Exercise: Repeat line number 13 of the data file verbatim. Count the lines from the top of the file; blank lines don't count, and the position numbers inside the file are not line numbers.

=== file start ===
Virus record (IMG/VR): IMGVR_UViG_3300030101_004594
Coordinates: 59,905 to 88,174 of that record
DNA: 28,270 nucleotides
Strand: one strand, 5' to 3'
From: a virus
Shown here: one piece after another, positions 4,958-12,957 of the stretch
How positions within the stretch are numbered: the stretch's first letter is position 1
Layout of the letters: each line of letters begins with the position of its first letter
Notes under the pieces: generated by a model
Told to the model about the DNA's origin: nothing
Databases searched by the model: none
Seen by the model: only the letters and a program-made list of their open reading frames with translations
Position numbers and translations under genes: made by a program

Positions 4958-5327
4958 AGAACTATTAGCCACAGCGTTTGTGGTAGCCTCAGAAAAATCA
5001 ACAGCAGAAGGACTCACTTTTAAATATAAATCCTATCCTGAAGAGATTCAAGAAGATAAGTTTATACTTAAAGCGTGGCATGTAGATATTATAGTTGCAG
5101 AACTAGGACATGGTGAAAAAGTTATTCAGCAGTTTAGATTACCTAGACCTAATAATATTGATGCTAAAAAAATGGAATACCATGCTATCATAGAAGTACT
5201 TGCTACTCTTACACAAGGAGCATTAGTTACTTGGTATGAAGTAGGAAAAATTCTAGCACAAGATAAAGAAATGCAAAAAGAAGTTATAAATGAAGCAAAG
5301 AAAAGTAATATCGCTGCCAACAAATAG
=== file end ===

Position numbers and translations under genes: made by a program